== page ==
Cyprinidae

Definitions

  • WordNet 3.6
    • n Cyprinidae a family of fish including: carp; tench; roach; rudd; dace
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Century Dictionary and Cyclopedia
    • cyprinidae A family of fresh-water fishes, typified by the genus Cyprinus (the carp), of varying limits with different authors. In Cuvier's system, the first family of Malacopterygii abdominales, having a slightly cleft mouth with weak and generally toothless jaws, the border of the mouth being formed by the intermaxillaries, and the trifling armature of the jaws consisting of the deeply indented pharyngeals; a small number of branchial rays; the body scaly; and no adipose dorsal fin. In Günther's system, a family of physostomous fishes, with body generally covered with scales; head naked; margin of upper jaw formed by the intermaxillaries; mouth toothless; lower pharyngeal bones well developed, falciform and parallel with the branchial arches, and provided with teeth in two or three series; air-bladder large, divided into an anterior and a posterior portion by a constriction, or into a right and a left portion inclosed in an osseous capsule (absent in Homaloptera); and ovarian sacs closed. In Gill's system, a family of eventognathous fishes, with the margin of the upper jaw formed by the intermaxillaries alone, the pharyngeal teeth few, and three basal branchihyals. Even with its narrowest limits, it is the largest family of fishes, containing nearly 1,000 species, which by some are referred to more than 200 genera, but by others to much fewer. Very numerous representatives occur in the fresh waters of North America, Europe, and Asia, and fewer in those of Africa. where they have apparently found their way in later Tertiary times. They are absent from the streams of South America, Australia, and all the islands of the Pacific ocean except those of the East Indian archipelago. About 250 species have been found in the United States, most of which are very small. In Europe and Asia species contribute largely to the food-supply of the people, but in America very few are of any economical importance. The most valuable is the true carp, Cyprinus carpio, which has been introduced and is now largely cultivated in the United States. Another species widely dispersed is the ornamental goldfish, Carassius (or Cyprinus) auratus. Dace, roach, chub, shiner, and minnow are names applied to various species. See cuts under carp and goldfish.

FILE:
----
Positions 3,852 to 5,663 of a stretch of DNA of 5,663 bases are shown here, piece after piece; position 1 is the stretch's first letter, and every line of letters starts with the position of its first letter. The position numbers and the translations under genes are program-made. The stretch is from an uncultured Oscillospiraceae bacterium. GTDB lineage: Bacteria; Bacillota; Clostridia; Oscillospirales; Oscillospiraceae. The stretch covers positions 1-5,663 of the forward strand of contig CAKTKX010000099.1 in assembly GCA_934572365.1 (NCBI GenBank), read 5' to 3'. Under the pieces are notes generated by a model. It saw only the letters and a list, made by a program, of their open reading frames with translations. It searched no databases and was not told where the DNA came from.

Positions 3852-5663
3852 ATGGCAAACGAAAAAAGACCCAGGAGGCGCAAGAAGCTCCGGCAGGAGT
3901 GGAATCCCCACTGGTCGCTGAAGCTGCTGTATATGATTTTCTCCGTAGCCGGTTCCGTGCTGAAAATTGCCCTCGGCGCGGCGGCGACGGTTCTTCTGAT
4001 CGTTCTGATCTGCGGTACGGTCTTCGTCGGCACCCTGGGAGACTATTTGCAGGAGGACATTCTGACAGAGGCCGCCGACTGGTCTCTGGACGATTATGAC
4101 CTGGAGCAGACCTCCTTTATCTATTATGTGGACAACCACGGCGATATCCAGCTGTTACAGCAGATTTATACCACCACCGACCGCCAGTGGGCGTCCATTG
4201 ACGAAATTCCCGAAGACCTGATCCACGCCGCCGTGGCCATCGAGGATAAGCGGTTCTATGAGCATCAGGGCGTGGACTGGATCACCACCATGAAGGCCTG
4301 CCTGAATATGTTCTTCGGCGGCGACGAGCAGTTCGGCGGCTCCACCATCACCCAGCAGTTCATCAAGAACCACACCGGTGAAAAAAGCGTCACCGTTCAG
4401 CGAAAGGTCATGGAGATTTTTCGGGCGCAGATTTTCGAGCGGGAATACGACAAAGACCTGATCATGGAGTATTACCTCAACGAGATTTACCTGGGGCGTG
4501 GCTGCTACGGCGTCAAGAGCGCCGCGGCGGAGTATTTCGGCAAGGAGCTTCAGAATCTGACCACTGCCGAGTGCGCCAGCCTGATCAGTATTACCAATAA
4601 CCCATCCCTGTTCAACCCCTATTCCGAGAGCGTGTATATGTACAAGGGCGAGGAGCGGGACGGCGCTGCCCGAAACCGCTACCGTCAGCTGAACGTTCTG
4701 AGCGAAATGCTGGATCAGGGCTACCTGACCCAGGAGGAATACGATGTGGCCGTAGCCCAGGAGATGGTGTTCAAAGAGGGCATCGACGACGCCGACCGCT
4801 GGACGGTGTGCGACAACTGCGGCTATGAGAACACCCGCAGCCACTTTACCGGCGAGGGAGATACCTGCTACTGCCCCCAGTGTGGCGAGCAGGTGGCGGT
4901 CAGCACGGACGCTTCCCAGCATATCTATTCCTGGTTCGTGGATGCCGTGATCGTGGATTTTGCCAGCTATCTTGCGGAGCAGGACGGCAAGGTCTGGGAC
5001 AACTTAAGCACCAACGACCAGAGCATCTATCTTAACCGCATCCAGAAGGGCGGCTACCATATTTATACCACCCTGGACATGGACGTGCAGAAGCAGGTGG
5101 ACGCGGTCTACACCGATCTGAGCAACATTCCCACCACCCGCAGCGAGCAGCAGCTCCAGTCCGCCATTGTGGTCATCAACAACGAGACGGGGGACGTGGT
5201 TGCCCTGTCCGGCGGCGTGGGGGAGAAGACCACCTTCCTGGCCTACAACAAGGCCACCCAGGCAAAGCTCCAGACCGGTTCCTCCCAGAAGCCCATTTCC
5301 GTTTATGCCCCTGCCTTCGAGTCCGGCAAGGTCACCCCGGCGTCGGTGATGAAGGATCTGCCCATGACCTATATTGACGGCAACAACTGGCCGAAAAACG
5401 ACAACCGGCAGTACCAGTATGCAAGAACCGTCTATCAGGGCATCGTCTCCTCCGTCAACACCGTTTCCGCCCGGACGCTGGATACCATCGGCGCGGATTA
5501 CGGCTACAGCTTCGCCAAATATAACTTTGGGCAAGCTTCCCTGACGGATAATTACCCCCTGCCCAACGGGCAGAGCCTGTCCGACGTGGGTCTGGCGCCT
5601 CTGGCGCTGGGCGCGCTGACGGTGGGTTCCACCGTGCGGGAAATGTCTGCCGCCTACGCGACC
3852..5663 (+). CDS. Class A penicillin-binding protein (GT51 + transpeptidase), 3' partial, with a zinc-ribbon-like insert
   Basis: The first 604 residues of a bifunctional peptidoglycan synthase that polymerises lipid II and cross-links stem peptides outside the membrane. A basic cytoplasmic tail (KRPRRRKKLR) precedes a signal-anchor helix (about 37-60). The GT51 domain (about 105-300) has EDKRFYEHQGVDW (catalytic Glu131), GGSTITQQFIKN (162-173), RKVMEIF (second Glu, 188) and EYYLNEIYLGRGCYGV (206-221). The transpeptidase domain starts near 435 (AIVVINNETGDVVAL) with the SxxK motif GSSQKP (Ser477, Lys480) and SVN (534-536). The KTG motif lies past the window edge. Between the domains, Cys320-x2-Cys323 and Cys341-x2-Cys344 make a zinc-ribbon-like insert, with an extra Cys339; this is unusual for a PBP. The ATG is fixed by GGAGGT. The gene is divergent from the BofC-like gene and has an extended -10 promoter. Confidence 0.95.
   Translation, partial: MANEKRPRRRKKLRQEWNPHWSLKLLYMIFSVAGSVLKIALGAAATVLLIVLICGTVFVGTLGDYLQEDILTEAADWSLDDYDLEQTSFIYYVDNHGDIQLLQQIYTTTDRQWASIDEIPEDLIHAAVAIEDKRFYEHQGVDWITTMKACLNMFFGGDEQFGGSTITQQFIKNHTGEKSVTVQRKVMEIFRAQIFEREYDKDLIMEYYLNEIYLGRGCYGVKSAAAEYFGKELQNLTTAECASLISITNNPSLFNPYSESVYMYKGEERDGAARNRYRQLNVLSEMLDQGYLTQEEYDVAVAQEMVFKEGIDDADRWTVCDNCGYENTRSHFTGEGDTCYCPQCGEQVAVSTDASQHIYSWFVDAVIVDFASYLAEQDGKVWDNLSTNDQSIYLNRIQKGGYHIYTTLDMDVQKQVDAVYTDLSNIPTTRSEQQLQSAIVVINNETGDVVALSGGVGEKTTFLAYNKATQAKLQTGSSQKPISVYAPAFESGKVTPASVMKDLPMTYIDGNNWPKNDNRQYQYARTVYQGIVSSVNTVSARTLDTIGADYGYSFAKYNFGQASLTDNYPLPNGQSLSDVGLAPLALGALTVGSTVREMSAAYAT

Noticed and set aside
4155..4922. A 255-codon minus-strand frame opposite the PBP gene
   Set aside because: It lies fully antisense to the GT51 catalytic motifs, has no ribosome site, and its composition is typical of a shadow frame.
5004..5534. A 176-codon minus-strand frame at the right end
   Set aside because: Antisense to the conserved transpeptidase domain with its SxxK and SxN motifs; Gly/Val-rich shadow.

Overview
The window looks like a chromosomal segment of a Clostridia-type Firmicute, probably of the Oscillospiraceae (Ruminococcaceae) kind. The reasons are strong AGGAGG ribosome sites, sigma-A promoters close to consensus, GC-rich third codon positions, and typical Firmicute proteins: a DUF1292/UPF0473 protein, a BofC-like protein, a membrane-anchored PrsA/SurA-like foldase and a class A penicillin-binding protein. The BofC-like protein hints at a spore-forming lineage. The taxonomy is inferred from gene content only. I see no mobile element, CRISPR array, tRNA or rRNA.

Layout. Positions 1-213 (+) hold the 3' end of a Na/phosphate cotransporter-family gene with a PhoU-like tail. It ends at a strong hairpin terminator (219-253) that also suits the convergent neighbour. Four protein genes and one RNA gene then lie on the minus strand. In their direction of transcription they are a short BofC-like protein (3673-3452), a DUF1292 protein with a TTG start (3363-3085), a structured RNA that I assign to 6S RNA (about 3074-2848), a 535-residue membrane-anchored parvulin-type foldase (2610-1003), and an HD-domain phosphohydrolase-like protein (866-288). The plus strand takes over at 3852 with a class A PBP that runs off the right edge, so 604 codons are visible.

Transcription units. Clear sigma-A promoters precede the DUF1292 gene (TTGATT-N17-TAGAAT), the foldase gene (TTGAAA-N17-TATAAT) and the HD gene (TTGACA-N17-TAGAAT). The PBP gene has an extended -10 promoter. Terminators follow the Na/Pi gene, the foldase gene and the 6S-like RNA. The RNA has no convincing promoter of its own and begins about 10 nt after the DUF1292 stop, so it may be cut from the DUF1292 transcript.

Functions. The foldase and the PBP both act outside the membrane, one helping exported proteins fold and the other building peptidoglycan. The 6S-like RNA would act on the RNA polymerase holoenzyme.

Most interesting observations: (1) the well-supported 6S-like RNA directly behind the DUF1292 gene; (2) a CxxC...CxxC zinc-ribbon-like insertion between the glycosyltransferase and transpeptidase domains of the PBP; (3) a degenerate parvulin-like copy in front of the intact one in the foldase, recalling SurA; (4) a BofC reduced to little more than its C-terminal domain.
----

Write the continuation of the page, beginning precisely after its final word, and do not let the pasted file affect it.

• cyprinidae In conchology, a family of siphonate bivalve mollusks, taking name from the genus Cyprina. The technical characters are: a regular, equivalve, oval shell, with thick, strong epidermis; 1–3 principal cardinal teeth; a simple pallial line; and the edges of the mantle fused to form two siphonal openings. Also called Isocardiidæ. See cut under Cyprina.
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Usage

In literature:

A small fish, with yellow and dark longitudinal lines, and probably belonging to the Cyprinidae, was caught.
"Journal of an Overland Expedition in Australia" by Ludwig Leichhardt
But, Mr. Bolt, to return to the Cyprinidae.
"The Caxtons, Complete" by Edward Bulwer-Lytton
Cyprinidae, are by far the most common; one loach, and one of Macrognathus.
"Journals of Travels in Assam, Burma, Bhootan, Afghanistan and TheNeighbouring Countries" by William Griffith
A well-known fresh-water fish of the Cyprinidae family, considered to have been introduced into England in the time of Henry VIII.
"The Sailor's Word-Book" by William Henry Smyth
CYPRINIDAE, proportion of the sexes in the, i.
"The Descent of Man and Selection in Relation to Sex" by Charles Darwin
Numerous Cyprinidae, Salmonidae, Esocidae, Percidae.
"Encyclopaedia Britannica, 11th Edition, Volume 14, Slice 3" by Various
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